There is nothing wrong in calling Mosquitoes as “mini monsters” for the fact that they are the carriers of many deadly pathogens capable of spreading fatal diseases in humans. These include Malaria, Dengue, Yellow Fever, Chikungunya, Japanese Encephalitis and many more to name. Zika virus is another addition in the list of diseases caused by mosquito bite.
• Zika virus is caused by the bite of an infected mosquitoes species called Aedes mosquitoes primarily Aedes aegypti which are found in tropical regions.
• These mosquitoes bite usually during day, mostly in early morning and late afternoon.
• It is also recorded that Zika virus can also transmitted through sexual intercourse and blood transfusion.
• This mosquito borne disease was first identified in monkeys in Uganda in the year 1947 (CDC Centers for Disease Control and Prevention, 2017).
• It was later recorded in humans in 1952 in the parts of Uganda, the United Republic of Tanzania and other parts of Africa, Asia, The Pacific and America.
• Zika infection can also pass to developing fetuses from mothers while pregnancy causing severe birth defects of the brain like microcephaly, a condition where a baby’s head is abnormally smaller than other healthy babies. It is also responsible for causing problems like miscarriages, still births and other birth defects (Sonja, Denise, Jamieson and et al. 2016).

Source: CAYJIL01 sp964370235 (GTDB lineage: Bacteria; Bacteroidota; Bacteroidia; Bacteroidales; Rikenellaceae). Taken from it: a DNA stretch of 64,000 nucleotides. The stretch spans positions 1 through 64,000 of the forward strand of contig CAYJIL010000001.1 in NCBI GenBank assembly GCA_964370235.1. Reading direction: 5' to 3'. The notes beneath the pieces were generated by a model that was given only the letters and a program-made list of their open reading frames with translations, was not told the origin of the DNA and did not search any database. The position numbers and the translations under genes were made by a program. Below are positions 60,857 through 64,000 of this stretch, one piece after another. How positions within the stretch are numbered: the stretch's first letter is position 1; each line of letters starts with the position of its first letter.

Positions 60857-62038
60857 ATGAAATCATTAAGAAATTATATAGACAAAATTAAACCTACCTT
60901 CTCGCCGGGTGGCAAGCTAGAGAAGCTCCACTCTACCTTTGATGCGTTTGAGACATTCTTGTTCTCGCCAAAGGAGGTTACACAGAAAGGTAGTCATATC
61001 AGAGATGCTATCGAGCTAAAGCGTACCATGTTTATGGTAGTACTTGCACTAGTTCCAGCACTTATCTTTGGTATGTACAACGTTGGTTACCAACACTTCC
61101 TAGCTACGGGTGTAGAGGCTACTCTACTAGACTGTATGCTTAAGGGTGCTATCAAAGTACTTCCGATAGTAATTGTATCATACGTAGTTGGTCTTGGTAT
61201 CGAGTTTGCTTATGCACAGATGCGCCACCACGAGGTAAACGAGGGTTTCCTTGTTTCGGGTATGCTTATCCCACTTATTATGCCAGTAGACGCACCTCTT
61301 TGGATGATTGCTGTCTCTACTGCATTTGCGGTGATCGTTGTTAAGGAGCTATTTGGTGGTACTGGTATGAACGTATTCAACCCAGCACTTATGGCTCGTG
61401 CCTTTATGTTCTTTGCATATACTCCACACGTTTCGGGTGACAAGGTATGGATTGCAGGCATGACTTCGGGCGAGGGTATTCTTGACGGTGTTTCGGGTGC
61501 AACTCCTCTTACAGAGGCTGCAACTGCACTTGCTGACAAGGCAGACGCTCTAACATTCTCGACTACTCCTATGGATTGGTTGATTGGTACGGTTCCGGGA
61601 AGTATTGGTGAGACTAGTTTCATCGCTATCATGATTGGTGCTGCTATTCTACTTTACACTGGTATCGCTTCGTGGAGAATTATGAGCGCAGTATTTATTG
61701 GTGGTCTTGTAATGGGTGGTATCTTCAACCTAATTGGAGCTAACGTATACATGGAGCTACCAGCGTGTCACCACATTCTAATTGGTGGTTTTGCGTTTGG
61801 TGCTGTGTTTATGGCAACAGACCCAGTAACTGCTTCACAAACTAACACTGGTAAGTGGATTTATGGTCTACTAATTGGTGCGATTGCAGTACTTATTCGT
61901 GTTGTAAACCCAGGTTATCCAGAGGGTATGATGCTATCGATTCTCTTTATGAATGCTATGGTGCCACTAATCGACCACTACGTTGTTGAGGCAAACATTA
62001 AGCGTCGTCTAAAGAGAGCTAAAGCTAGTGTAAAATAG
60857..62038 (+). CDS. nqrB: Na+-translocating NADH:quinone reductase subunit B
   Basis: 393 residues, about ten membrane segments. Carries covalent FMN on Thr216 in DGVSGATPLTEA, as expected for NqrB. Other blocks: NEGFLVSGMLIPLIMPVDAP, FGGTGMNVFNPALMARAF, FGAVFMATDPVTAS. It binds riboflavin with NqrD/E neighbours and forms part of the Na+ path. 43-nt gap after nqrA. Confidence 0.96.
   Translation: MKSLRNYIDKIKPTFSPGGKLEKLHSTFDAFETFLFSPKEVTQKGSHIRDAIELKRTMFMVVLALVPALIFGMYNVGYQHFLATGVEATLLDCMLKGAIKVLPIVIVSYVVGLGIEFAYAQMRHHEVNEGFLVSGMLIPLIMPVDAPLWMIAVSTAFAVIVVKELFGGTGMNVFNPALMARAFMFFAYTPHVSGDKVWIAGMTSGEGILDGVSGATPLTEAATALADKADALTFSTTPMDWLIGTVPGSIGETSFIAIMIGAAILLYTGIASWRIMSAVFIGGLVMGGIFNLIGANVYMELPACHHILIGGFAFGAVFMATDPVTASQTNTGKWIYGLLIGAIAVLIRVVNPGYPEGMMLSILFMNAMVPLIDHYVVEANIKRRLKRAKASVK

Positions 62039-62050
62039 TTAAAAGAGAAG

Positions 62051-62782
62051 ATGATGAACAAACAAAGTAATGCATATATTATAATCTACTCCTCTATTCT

• It is also investigated that Zika virus can severely affect the immune system in adults. It has been studied that the virus can trigger Guillain Barre Syndrome, a condition where a person’s own immune system attacks healthy nerve cells and damages them that results into muscle weakness (Smith and Mackenzie, 2016).
The common symptoms of Zika Virus are:
• Skin Rashes
• Joint and muscle pain
These symptoms can normally last for 2-7 days among infected individuals.
There is no specific vaccine to cure Zika virus. However there are certain measures, which can be taken to prevent the spread of this deadly virus. These include:
1. Prevent mosquito bite
2. Use of suitable mosquito repellents
3. Sexual transmission